Churches coming into SRCT care are often in poor condition and require extensive and costly repairs to tackle long-term problems such as damp and rot. Some churches are simply suffering from the effects of age and limited maintenance; others require major repairs in order to secure their survival. We assess all our churches and prioritise those in most urgent need.

Major repair and regeneration projects address all aspects of the physical condition of a building, and are carried out using best conservation practice. Traditional materials and skills are used throughout and we aim to make our projects exemplars that inspire and guide others. We have won awards for the quality of our conservation work, and for the way in which training has been incorporated to ensure that a new generation of craftspeople have the skills to care for the historic environment in the future.

Our projects also tackle other issues that can threaten the survival of a building, such as lack of use or loss of a connection with the community. Only by tackling all the threats in a concerted and creative way can we provide a secure future for our churches.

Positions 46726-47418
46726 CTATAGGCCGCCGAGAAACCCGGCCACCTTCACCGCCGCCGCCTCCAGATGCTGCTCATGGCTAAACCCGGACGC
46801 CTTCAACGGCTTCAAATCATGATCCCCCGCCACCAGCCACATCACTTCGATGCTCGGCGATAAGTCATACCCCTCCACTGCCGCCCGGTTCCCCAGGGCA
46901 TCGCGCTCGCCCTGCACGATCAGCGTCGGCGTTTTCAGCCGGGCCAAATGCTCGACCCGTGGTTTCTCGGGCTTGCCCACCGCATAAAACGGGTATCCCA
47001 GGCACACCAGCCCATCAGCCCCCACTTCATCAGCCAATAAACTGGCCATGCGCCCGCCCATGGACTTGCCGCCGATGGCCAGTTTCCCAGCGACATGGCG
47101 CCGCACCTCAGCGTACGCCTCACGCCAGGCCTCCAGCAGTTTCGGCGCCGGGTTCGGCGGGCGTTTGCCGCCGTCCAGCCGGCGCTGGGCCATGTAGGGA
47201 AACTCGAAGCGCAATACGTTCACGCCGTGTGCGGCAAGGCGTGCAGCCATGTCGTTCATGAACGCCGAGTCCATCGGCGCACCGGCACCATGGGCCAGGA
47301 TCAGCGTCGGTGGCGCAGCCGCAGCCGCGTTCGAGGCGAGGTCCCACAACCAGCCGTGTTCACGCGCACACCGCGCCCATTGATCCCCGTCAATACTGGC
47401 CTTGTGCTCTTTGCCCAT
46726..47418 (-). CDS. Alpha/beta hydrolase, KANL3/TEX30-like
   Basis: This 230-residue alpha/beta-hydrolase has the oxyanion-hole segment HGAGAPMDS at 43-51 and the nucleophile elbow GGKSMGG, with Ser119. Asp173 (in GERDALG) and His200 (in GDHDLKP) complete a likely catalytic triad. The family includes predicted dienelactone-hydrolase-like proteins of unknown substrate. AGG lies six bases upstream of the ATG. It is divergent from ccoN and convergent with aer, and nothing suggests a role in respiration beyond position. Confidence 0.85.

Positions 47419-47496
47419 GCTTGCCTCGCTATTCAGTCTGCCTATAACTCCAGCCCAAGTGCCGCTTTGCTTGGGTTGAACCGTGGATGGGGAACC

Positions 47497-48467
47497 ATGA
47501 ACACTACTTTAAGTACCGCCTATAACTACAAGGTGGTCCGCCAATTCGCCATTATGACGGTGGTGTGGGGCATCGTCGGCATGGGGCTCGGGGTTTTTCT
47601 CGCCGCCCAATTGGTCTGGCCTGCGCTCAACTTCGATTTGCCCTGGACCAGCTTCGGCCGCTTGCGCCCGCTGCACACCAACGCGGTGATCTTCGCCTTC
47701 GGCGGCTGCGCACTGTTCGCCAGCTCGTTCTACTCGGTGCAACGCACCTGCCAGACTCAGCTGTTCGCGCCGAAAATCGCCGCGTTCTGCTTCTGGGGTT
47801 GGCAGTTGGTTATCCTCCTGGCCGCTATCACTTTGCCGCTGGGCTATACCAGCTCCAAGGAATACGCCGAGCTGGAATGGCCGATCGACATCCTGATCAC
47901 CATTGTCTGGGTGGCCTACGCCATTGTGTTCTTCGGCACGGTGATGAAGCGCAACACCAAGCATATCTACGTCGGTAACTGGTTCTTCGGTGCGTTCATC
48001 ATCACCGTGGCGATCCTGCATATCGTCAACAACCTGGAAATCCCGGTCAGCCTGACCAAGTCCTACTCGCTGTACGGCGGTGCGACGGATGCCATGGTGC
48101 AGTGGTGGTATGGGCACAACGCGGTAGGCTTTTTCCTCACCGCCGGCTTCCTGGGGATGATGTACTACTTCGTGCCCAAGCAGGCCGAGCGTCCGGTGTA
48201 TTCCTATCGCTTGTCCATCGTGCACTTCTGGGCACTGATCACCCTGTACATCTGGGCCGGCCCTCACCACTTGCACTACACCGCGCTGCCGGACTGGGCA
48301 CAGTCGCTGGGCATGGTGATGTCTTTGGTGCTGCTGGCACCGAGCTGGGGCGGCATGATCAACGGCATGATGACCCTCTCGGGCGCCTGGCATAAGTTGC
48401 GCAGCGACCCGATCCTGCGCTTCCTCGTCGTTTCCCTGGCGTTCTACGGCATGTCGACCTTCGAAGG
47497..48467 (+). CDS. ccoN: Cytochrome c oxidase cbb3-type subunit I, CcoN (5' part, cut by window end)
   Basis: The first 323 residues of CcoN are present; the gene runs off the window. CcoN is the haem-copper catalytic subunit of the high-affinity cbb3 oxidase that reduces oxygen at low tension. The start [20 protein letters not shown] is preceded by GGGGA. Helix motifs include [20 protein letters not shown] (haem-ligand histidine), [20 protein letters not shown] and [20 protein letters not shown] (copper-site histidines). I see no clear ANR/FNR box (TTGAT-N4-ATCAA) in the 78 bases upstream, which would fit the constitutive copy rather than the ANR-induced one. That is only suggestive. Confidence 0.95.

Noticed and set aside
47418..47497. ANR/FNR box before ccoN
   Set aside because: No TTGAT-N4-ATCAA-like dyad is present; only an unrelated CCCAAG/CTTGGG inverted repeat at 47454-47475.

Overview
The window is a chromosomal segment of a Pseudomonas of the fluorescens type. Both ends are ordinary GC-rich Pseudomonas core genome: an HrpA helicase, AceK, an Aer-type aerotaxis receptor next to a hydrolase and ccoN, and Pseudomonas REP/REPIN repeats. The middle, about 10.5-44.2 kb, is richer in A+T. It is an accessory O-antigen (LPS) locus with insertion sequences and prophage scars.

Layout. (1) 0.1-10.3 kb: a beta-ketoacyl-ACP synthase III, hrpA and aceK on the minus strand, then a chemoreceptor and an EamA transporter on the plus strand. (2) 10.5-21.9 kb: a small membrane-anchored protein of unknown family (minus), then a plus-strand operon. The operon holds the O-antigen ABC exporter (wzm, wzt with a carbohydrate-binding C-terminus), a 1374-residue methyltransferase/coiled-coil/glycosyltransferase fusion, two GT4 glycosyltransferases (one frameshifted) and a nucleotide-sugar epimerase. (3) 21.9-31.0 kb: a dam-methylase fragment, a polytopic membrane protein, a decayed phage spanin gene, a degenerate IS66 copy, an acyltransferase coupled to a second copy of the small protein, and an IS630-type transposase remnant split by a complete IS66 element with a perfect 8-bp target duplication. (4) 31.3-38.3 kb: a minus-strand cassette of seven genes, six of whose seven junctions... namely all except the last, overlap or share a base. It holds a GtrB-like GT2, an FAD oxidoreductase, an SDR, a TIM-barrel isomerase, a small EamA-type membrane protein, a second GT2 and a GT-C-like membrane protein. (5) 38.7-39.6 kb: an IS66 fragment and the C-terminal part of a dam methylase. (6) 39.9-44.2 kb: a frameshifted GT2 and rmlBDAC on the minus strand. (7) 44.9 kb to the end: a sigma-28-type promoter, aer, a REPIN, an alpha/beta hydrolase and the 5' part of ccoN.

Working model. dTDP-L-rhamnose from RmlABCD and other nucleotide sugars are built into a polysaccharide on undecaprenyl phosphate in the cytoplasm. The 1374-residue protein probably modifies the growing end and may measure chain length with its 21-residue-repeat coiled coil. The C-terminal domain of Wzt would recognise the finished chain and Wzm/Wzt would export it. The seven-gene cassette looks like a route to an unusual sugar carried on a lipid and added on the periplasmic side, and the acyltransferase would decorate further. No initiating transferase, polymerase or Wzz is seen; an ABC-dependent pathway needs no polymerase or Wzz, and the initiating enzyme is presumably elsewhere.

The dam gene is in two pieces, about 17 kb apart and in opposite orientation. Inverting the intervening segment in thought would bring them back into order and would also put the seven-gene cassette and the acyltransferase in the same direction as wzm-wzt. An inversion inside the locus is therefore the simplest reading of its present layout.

Tibbermore Church

Closed and sold by the Church of Scotland in the 1980’s, Tibbermore Church came into our care in 2001 when it was transferred from the ownership of the Tibbermore Charitable Trust.

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St Margaret’s Church, Braemar

St Margaret’s Braemar - A Centre for discovery, performance and enjoyment in the heart of the Cairngorm National Park

The project to conserve and regenerate Sir J Ninian Comper’s magnificent St Margaret’s Church, at risk for over a decade, is a partnership project between the SRCT and a local group, St Margaret’s Trust SCIO Braemar.

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Cromarty East Church

We carried out the project to repair, conserve and regenerate the Category A-listed East Church - the historic place of worship of the Black Isle town of Cromarty - between 2008 and 2012.

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St Peter’s Kirk

During 2003-4, we carried out the repair and conservation of St Peter’s Kirk on Orkney’s West Mainland. The £250,000 project was funded principally by the Heritage Lottery Fund, Historic Scotland, Orkney Islands Council and Orkney Enterprise.

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